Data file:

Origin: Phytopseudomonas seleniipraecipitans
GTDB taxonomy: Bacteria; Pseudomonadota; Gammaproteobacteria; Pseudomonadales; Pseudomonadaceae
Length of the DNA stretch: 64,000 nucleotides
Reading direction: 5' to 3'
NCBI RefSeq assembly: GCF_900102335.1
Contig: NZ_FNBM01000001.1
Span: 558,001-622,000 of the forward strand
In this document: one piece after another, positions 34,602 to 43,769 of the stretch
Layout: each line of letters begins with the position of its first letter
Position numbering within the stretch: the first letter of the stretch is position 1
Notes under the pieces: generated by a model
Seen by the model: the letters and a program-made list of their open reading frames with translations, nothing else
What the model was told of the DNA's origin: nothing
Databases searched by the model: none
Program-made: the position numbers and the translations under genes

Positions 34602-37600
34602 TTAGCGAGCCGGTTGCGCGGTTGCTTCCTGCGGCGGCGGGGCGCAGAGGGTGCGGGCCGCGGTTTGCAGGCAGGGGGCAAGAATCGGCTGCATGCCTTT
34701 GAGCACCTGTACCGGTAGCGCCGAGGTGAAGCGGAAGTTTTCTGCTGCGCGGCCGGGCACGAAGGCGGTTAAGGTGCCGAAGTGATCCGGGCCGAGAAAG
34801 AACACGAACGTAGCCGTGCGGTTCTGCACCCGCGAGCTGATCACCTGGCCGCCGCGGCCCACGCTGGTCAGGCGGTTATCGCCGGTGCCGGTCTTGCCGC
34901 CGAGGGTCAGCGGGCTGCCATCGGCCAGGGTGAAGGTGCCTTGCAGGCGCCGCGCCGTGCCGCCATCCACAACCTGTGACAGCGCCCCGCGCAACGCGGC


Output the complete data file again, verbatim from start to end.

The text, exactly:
Origin: Phytopseudomonas seleniipraecipitans
GTDB taxonomy: Bacteria; Pseudomonadota; Gammaproteobacteria; Pseudomonadales; Pseudomonadaceae
Length of the DNA stretch: 64,000 nucleotides
Reading direction: 5' to 3'
NCBI RefSeq assembly: GCF_900102335.1
Contig: NZ_FNBM01000001.1
Span: 558,001-622,000 of the forward strand
In this document: one piece after another, positions 34,602 to 43,769 of the stretch
Layout: each line of letters begins with the position of its first letter
Position numbering within the stretch: the first letter of the stretch is position 1
Notes under the pieces: generated by a model
Seen by the model: the letters and a program-made list of their open reading frames with translations, nothing else
What the model was told of the DNA's origin: nothing
Databases searched by the model: none
Program-made: the position numbers and the translations under genes

Positions 34602-37600
34602 TTAGCGAGCCGGTTGCGCGGTTGCTTCCTGCGGCGGCGGGGCGCAGAGGGTGCGGGCCGCGGTTTGCAGGCAGGGGGCAAGAATCGGCTGCATGCCTTT
34701 GAGCACCTGTACCGGTAGCGCCGAGGTGAAGCGGAAGTTTTCTGCTGCGCGGCCGGGCACGAAGGCGGTTAAGGTGCCGAAGTGATCCGGGCCGAGAAAG
34801 AACACGAACGTAGCCGTGCGGTTCTGCACCCGCGAGCTGATCACCTGGCCGCCGCGGCCCACGCTGGTCAGGCGGTTATCGCCGGTGCCGGTCTTGCCGC
34901 CGAGGGTCAGCGGGCTGCCATCGGCCAGGGTGAAGGTGCCTTGCAGGCGCCGCGCCGTGCCGCCATCCACAACCTGTGACAGCGCCCCGCGCAACGCGGC